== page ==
Amber's Reviews > Factory Girls: From Village to City in a Changing China

Factory Girls by Leslie T. Chang
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Jun 06, 2016

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Read in October, 2012

This book explores two related topics: the conditions and situation of female migrant workers in China, and the author's family history in China (she is American but her family immigrated in the mid-20th century). The former is much, much more compelling than the latter, which to me seemed meaningful for the author but ultimately not compelling enough, or connected enough to the broader story, to warrant being included in the book. Some of the interesting things I learned from this book:
--employers withhold the first two months of a worker's pay, and one who leaves without approval (which is difficult to obtain) means forfeiting this money. Nonetheless this often happens, if better positions are available, as climbing the ladder from floor worker to supervisor or especially positions like secretary is well worth it.
--China has 130 million migrant workers, three times as many as immigrated from Europe to America over the course of a century
--money sent home is the largest source of wealth accumulation for rural families. In contrast with prior generations of migrant workers, women (or, really, girls, as they are quite young) who leave home now rarely return to farming permanently, as they never knew this life previously. Older generations care for younger children and harvest the fields. However, the rural lifestyle does provide a safety net for workers, and the author postulates that China does not feature the shanty towns prevalent in other developing (or for that matter developed) countries because of this safety net.
--Also in contrast with previous generations of migrant workers, today's do not face the same sort of intimidation from police, or discrimination, because in many towns they are now the overwhelming majority of factory workers.
--Based on working conditions, European- or American-owned factories are most preferred, followed by Japanese, Korean, Hong Kong, Taiwan, and finally domestic companies.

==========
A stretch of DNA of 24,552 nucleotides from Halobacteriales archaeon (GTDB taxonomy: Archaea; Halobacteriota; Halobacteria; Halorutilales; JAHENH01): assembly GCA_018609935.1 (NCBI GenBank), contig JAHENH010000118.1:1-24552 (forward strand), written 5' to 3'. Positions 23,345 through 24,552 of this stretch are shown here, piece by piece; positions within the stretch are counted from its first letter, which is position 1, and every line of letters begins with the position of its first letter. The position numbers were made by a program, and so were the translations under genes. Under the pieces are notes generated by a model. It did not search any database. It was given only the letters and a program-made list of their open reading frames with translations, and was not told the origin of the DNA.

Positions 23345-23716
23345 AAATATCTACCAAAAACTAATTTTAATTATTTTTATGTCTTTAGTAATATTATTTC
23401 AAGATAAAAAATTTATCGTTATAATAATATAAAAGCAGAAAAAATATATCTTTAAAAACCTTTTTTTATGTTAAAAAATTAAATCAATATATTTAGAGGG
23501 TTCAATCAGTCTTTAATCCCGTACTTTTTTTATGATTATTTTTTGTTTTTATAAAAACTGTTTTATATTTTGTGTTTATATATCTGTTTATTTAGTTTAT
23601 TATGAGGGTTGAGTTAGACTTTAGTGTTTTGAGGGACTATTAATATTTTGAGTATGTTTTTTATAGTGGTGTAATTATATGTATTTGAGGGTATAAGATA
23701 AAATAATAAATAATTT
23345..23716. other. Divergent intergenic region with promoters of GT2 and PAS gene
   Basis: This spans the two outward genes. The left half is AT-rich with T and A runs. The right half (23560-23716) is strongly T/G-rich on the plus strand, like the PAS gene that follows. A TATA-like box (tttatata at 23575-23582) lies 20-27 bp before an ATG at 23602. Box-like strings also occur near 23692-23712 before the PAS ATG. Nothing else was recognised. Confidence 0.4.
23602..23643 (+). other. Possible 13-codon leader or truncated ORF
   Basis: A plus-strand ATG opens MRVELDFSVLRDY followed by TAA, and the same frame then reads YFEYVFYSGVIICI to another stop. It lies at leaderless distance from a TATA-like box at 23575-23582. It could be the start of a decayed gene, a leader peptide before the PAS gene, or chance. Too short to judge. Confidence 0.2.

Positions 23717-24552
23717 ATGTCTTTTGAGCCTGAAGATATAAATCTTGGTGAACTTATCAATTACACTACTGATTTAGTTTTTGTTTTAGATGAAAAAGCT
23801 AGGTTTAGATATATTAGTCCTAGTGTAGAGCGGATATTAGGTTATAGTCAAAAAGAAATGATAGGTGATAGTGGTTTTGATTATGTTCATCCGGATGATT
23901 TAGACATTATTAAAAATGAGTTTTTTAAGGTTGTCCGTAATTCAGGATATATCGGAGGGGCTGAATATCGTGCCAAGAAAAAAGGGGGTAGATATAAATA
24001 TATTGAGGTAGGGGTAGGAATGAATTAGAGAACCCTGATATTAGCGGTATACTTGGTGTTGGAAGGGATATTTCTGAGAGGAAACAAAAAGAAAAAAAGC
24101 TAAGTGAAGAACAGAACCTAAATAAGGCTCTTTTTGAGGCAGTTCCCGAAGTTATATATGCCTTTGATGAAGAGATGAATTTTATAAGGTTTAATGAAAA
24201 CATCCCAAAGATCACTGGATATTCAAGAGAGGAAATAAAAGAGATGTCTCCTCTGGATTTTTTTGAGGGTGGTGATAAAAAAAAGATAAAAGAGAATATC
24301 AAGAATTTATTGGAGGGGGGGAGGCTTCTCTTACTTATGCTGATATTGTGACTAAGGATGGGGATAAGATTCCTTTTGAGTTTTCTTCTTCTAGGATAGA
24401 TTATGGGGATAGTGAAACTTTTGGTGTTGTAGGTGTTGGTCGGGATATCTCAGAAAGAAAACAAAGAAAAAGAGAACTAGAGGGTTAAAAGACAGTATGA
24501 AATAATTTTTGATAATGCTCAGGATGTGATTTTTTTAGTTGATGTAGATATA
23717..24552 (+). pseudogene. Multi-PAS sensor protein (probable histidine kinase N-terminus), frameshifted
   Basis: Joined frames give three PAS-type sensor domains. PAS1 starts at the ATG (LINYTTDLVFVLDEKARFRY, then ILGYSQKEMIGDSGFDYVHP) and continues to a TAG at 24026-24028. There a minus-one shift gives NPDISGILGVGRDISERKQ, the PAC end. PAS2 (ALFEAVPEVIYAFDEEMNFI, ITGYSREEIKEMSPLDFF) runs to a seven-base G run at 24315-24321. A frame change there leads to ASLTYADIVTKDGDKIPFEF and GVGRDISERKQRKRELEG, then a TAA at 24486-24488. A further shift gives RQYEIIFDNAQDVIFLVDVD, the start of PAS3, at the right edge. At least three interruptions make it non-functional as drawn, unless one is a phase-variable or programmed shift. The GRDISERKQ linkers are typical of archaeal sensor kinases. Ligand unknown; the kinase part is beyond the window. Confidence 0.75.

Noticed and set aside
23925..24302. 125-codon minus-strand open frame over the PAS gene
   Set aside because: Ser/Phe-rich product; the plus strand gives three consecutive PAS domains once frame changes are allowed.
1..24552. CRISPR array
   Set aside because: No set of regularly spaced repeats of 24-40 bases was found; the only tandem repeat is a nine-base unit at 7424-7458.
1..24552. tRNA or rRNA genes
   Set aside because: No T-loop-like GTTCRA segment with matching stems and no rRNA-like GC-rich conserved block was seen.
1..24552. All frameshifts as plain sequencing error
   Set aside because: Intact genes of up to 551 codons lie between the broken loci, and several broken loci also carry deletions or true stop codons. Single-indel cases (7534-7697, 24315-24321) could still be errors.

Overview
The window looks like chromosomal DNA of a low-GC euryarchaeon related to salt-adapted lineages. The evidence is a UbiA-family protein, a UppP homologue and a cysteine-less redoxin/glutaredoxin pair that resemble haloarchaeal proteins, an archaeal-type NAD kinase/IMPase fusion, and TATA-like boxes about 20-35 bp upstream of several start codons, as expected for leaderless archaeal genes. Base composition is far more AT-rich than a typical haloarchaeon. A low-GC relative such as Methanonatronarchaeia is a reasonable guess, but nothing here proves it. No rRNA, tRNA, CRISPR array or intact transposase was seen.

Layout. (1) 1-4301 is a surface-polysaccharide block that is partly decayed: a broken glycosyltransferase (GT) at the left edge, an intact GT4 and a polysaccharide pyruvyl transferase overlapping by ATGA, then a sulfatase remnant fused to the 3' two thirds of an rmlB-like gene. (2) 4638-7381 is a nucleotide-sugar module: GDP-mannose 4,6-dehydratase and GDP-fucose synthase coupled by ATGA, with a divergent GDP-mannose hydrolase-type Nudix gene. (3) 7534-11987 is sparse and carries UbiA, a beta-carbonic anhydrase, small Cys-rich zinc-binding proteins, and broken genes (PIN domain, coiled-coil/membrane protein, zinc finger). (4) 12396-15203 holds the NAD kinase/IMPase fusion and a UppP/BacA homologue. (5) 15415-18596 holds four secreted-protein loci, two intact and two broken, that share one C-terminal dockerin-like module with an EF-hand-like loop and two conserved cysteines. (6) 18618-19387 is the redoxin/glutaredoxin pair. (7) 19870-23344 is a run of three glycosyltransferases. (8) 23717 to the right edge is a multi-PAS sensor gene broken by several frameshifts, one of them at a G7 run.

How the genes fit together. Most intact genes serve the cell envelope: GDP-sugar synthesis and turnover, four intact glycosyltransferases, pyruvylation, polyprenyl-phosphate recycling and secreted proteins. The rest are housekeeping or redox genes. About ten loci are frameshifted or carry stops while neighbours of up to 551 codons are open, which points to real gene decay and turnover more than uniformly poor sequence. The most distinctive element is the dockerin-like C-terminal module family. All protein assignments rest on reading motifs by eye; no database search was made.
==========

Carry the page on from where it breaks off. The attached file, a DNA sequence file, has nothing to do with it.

--Power supply shortages are prominent and often limit working hours
--70,000 people work at the Yue Yuen shoe factory, which makes athletic shoes for several major manufacturers. When Nike and Adidas came under pressure to improve working conditions, they went to an 11-hour workday at the factory, and gave workers Sundays off--but this prompted many workers to quit because they could no longer get enough overtime. I thought this was an interesting microcosm of the problem of imposing developed-world values onto the developing world.

As noted, though, I thought the author's discussion of her family history really dragged, and that ultimately the book would have been better without it. In addition, these parts are more prone to unnecessarily over-the-top language and lame similes like:
"An incident from half a century ago would be recalled differently, with each person's version fixed and distinct--pieces of China they carried with them that had hardened over time, like precious pebbles worn smooth."
"Zhao sat perfectly straight on the couch--as stiff-backed as a young cadet, and arrogant in this knowledge. Silently he pointed to himself, his thumb aiming at his chest like a dagger that has found its target."
"The Cultural Revolution took everything the Chinese people had long held sacred and smashed it to pieces, like an antique vase hurled against the wall."

Nonetheless, the discussion of this class of Chinese women, and the Chinese migrant-worker economy, is interesting and makes this book worth reading.
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06/06 marked as: read

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